How to survive a software license compliance audit Featured

8:02am EDT May 1, 2013
Heather Barnes, intellectual property attorney, Brouse McDowell Heather Barnes, intellectual property attorney, Brouse McDowell

You don’t have to be pirating software to get in trouble during a compliance audit.

“Where companies get ensnared is in the deployment phase. It’s not that they are trying to get away without paying, they get caught up in the terms of conditions found in the fine print of licensing agreements,” says Heather Barnes, an intellectual property attorney with Brouse McDowell.

Smart Business spoke with Barnes about what businesses can do to make the software audit process go smoothly.

What prompts an audit?

Software companies include the right to request audits as part of the terms and conditions of the software license agreement. The fine print contains the right for the software company to audit your computers and systems. Sometimes audits are performed because that organization received a tip from a discharged employee. There also are companies that conduct audits as a regular course of business, either itself or through a third party, such as The Software Alliance. Because of the economy, software revenues have decreased, so software owners are replacing lost revenue by ramping up enforcement with compliance audits.

Once you’re notified about an audit, what should you do?

If you are an organization with in-house counsel, contact them immediately. Smaller companies should retain outside counsel, because attorneys can make a big difference in the final outcome.

The first thing an attorney will do is assist with the parameters for the audit — how and when it will occur, as well as the scope. If there is a noncompliance issue, legal counsel can draft a settlement agreement; they may even negotiate the settlement to a more reasonable number. Even if there are no compliance issues, you still want a document drafted that acknowledges how the audit was conducted and what was found, as well as a release of any claims the software company could have brought.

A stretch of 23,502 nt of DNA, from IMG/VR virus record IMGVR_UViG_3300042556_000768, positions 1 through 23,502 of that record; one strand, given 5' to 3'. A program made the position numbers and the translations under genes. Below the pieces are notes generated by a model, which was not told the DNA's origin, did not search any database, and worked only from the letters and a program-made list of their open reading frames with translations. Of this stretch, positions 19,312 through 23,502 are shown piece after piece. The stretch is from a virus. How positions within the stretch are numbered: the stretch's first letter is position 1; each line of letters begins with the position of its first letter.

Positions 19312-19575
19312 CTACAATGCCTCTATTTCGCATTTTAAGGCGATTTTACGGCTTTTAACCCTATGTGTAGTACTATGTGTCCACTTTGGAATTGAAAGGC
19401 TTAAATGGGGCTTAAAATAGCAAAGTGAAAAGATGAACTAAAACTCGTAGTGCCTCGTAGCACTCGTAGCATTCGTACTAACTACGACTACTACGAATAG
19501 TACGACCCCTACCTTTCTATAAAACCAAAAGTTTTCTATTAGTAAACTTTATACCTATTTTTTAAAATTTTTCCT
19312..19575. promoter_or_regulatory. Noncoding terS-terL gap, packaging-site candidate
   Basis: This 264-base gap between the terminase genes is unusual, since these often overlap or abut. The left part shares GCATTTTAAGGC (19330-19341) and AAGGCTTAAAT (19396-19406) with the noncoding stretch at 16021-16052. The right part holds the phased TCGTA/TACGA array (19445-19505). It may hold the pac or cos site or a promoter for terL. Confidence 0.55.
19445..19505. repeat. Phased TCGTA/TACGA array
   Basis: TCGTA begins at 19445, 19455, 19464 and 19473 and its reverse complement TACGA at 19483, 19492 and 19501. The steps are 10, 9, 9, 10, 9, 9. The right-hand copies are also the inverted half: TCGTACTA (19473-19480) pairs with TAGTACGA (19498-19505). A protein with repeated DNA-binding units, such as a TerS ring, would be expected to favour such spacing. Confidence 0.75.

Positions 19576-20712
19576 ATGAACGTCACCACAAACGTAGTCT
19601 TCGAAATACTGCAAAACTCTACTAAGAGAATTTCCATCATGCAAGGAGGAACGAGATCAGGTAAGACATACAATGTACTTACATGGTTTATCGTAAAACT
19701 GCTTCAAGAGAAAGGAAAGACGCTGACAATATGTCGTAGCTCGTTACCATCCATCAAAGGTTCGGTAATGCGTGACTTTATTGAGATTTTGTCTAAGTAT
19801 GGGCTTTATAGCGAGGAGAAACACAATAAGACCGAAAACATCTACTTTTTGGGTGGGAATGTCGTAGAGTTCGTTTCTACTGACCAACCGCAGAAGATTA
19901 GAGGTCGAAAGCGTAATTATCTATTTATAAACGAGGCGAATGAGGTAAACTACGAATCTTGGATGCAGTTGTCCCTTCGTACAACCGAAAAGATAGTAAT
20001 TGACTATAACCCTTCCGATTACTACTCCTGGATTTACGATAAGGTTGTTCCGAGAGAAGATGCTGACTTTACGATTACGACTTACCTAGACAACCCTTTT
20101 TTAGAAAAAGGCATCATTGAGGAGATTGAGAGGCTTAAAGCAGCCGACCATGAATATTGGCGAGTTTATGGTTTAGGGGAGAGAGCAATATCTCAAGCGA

What problems can occur if you proceed without legal counsel?

Much is dependent on the particular company, but the audited company wants to prevent the software owner from having free reign of its systems, and that is a role legal counsel can help control. For example, legal counsel can assist in defining the scope of the audit by determining which computers are included in the audit. Do you include every computer? Just computers in use? What about the computers that are older and sitting in a warehouse? A software company could attempt to include any computer you own, even those that are obsolete and unused.

Another potential issue is how the audit concludes. You might come to an agreement at the conclusion of the audit and think a settlement is in place. Without legal counsel involved, a company could find itself with no settlement agreement or other document detailing what occurred and the responsibilities of each side going forward.

What are typical noncompliance issues and how much do they cost to fix?

Terms and conditions of the software license agreement vary by company. Many companies allow you to use older versions of software when you obtain a license for their latest product, but some do not. However, many people think that it’s an industry standard that you can deploy older versions.

Another problem is maintenance of business records proving owned licenses for software. You need to have documentation and keep those records current and accessible. That can be complicated when the software was purchased from multiple third-party vendors and for software that is old. Companies should conduct internal audits to ensure they are in compliance with what their records reflect, which could help mitigate exposure when an audit occurs.

Normally, if you are out of compliance, you’ll be charged the licensing fee you should have paid. If it is $200, $300 or $500 per license, multiply that by the number of computers out of compliance and it can get expensive quickly.

Further, if you’re found to be noncompliant, develop internal procedures to ensure compliance in the future. If you are audited once and are found to have compliance issues, it is just a matter of time before the software owner is back to check again.

Heather Barnes is an intellectual property attorney at Brouse McDowell. Reach her at (330) 535-5711 or hmb@brouse.com. Learn more about Heather Barnes.

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